Python API wrapper


This library provides an SDK for the Transifex API which is located at the transifex.api package of the transifex-python library in PyPI.

It is based on a low-level library for building SDKs for {json:api} APIs located at the transifex.api.jsonapi package. If you understand how the low-level {json:api} library maps to HTTP interactions and consult the Transifex API documentation, you should be able to make use of the SDK.

This document is split between two sections: one that provides an overview of how to work with the Transifex API and one that shows how you can use transifex.api.jsonapi to build an SDK that can interact with any API that follows the {json:api}. You should read the second part if you want to troubleshoot or understand how the internals of the SDK work.

transifex.api usage

Setting up

from transifex.api import transifex_api


The auth argument should be an API token. You can generate one at

Finding things

To get a list of the organizations your user account has access to, run:


If you have access to many organizations and the first response comes paginated, you can get a list of all organizations with:

# .all returns a generator

It is highly unlikely that you will have access to so many organizations for the initial response to be paginated but the list and all methods are common to all Transifex API resource types so you might as well get used to them. If the list fits into one response, using all instead of list doesn't have any penalties.

If you want to find a specific organization, you can use the slug filter:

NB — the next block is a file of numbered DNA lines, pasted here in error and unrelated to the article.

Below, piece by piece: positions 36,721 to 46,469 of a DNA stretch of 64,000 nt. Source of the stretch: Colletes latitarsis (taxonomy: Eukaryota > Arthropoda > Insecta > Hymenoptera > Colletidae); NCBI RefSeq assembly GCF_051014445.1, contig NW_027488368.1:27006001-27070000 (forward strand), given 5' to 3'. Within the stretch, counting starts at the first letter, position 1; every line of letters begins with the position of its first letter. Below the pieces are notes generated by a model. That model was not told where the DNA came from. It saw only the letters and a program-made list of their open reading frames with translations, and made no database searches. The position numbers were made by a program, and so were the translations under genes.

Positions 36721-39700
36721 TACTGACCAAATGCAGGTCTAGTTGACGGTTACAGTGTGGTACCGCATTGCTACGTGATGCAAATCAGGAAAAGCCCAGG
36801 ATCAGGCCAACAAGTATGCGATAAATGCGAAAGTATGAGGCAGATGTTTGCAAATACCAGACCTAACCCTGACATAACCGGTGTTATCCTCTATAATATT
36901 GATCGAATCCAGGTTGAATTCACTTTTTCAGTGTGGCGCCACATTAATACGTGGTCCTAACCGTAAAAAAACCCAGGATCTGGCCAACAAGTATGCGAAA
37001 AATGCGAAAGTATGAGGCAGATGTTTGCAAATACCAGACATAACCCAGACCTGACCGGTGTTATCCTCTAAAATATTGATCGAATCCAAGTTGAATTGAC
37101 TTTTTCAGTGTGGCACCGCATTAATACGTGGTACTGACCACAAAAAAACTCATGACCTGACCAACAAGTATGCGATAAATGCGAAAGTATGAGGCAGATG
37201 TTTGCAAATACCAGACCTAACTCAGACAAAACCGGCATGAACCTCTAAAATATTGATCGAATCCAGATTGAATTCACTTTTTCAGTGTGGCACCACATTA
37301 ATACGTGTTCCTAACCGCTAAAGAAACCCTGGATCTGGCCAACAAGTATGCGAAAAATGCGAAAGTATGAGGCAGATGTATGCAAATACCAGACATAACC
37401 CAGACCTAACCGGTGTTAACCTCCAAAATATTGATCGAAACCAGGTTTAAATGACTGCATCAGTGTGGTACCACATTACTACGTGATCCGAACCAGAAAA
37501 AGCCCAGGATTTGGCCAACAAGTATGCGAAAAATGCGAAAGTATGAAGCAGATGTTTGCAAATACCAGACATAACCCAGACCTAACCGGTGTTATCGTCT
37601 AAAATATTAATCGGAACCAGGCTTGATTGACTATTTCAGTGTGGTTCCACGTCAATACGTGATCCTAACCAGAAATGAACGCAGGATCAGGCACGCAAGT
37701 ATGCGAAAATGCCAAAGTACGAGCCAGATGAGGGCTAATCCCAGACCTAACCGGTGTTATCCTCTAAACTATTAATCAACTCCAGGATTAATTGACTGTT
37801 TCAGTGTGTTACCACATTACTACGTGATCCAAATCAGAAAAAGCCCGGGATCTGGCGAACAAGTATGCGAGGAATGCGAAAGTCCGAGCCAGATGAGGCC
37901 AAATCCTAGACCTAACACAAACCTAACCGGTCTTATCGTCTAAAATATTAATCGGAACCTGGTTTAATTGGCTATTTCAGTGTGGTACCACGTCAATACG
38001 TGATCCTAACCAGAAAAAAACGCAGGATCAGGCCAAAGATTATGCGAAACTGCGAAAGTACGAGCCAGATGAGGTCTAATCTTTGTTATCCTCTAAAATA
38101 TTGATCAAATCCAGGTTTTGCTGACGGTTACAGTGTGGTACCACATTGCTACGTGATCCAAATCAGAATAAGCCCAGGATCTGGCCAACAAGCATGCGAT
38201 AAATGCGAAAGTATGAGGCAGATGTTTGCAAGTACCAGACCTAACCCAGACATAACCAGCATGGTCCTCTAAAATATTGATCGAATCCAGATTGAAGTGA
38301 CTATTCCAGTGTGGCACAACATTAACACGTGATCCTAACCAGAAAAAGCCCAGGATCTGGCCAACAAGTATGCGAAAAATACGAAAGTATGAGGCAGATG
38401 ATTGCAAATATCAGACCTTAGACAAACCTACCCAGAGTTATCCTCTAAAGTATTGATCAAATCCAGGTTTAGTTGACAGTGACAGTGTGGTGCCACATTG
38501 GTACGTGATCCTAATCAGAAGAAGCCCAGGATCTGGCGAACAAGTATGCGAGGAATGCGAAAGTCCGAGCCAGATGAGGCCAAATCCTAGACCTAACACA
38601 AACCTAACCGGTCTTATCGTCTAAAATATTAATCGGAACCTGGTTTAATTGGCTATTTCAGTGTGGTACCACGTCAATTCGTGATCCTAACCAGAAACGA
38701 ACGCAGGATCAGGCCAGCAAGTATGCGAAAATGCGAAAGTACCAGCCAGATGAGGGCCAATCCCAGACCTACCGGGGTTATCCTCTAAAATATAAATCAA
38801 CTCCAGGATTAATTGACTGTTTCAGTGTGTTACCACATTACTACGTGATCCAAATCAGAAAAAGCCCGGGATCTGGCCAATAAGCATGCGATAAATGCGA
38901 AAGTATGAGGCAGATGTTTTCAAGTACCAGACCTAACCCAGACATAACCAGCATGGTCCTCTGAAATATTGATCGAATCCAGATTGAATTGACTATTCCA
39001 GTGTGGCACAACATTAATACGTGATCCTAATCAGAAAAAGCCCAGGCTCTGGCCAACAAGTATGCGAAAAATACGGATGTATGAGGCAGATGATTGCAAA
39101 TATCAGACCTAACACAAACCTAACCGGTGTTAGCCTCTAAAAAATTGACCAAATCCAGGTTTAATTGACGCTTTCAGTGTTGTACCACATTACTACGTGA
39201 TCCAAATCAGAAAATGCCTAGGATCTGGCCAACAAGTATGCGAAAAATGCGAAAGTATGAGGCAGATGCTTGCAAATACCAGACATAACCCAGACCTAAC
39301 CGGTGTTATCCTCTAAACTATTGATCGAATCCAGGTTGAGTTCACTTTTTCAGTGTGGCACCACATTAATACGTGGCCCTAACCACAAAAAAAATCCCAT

organization = transifex_api.Organization.filter(slug="my_org")[0]
# or
organization = transifex_api.Organization.get(slug="my_org")


get does the same thing as filter(...)[0] but raises an exception if the number of results is not 1.

Alternatively (if for example you don't know the slug but the name of the organization), you can search against all of them:

organization = None
for o in transifex_api.Organization.all():
    if == "My Org":
        organization = o

After you get an Organization instance, you can access its attributes:
# <<< 'My organization'

To get a list of projects, do:

projects = transifex_api.Project.filter(organization=organization)

However, if you look at how a project is represented in the Get project details, Organization objects have a projects relationship with a related links, so you can achieve the same thing with:

projects = organization.fetch('projects')

If you look into the List projects, you can see that a slug filter is also supported, so to find a specific project, you can do:

project = organization.fetch('projects').get(slug="my_project")